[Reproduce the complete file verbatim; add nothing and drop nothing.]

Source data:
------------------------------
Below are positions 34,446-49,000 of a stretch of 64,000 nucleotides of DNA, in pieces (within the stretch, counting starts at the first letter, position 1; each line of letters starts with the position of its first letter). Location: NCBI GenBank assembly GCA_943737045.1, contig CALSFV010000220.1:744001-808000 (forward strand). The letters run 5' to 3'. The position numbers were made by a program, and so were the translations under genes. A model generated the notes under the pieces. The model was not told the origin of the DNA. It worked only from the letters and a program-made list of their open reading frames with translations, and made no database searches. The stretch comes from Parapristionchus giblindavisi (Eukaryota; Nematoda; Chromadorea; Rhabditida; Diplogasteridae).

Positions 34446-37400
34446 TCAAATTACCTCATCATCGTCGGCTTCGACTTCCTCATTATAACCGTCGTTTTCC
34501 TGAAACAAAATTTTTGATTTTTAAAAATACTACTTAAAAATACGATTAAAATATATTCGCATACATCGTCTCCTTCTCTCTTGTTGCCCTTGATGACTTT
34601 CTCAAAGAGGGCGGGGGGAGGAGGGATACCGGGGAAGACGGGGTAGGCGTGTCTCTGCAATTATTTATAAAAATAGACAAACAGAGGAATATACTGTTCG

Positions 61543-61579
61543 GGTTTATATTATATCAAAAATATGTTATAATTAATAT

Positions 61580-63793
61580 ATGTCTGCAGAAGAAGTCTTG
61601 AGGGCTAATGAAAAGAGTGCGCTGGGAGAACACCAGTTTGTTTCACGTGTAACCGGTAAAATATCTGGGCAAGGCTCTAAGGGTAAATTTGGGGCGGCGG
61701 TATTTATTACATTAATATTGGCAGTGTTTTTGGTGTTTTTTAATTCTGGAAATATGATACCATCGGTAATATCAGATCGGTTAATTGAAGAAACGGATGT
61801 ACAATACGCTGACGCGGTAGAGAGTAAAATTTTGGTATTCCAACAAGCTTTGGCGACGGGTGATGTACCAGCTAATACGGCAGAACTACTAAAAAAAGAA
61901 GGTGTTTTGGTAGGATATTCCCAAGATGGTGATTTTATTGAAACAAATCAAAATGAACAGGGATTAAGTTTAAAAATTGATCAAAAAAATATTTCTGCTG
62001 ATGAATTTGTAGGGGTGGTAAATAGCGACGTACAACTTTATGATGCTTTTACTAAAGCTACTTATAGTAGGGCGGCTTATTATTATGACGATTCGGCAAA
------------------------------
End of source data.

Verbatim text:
Below are positions 34,446-49,000 of a stretch of 64,000 nucleotides of DNA, in pieces (within the stretch, counting starts at the first letter, position 1; each line of letters starts with the position of its first letter). Location: NCBI GenBank assembly GCA_943737045.1, contig CALSFV010000220.1:744001-808000 (forward strand). The letters run 5' to 3'. The position numbers were made by a program, and so were the translations under genes. A model generated the notes under the pieces. The model was not told the origin of the DNA. It worked only from the letters and a program-made list of their open reading frames with translations, and made no database searches. The stretch comes from Parapristionchus giblindavisi (Eukaryota; Nematoda; Chromadorea; Rhabditida; Diplogasteridae).

Positions 34446-37400
34446 TCAAATTACCTCATCATCGTCGGCTTCGACTTCCTCATTATAACCGTCGTTTTCC
34501 TGAAACAAAATTTTTGATTTTTAAAAATACTACTTAAAAATACGATTAAAATATATTCGCATACATCGTCTCCTTCTCTCTTGTTGCCCTTGATGACTTT
34601 CTCAAAGAGGGCGGGGGGAGGAGGGATACCGGGGAAGACGGGGTAGGCGTGTCTCTGCAATTATTTATAAAAATAGACAAACAGAGGAATATACTGTTCG

Positions 61543-61579
61543 GGTTTATATTATATCAAAAATATGTTATAATTAATAT

Positions 61580-63793
61580 ATGTCTGCAGAAGAAGTCTTG
61601 AGGGCTAATGAAAAGAGTGCGCTGGGAGAACACCAGTTTGTTTCACGTGTAACCGGTAAAATATCTGGGCAAGGCTCTAAGGGTAAATTTGGGGCGGCGG
61701 TATTTATTACATTAATATTGGCAGTGTTTTTGGTGTTTTTTAATTCTGGAAATATGATACCATCGGTAATATCAGATCGGTTAATTGAAGAAACGGATGT
61801 ACAATACGCTGACGCGGTAGAGAGTAAAATTTTGGTATTCCAACAAGCTTTGGCGACGGGTGATGTACCAGCTAATACGGCAGAACTACTAAAAAAAGAA
61901 GGTGTTTTGGTAGGATATTCCCAAGATGGTGATTTTATTGAAACAAATCAAAATGAACAGGGATTAAGTTTAAAAATTGATCAAAAAAATATTTCTGCTG
62001 ATGAATTTGTAGGGGTGGTAAATAGCGACGTACAACTTTATGATGCTTTTACTAAAGCTACTTATAGTAGGGCGGCTTATTATTATGACGATTCGGCAAA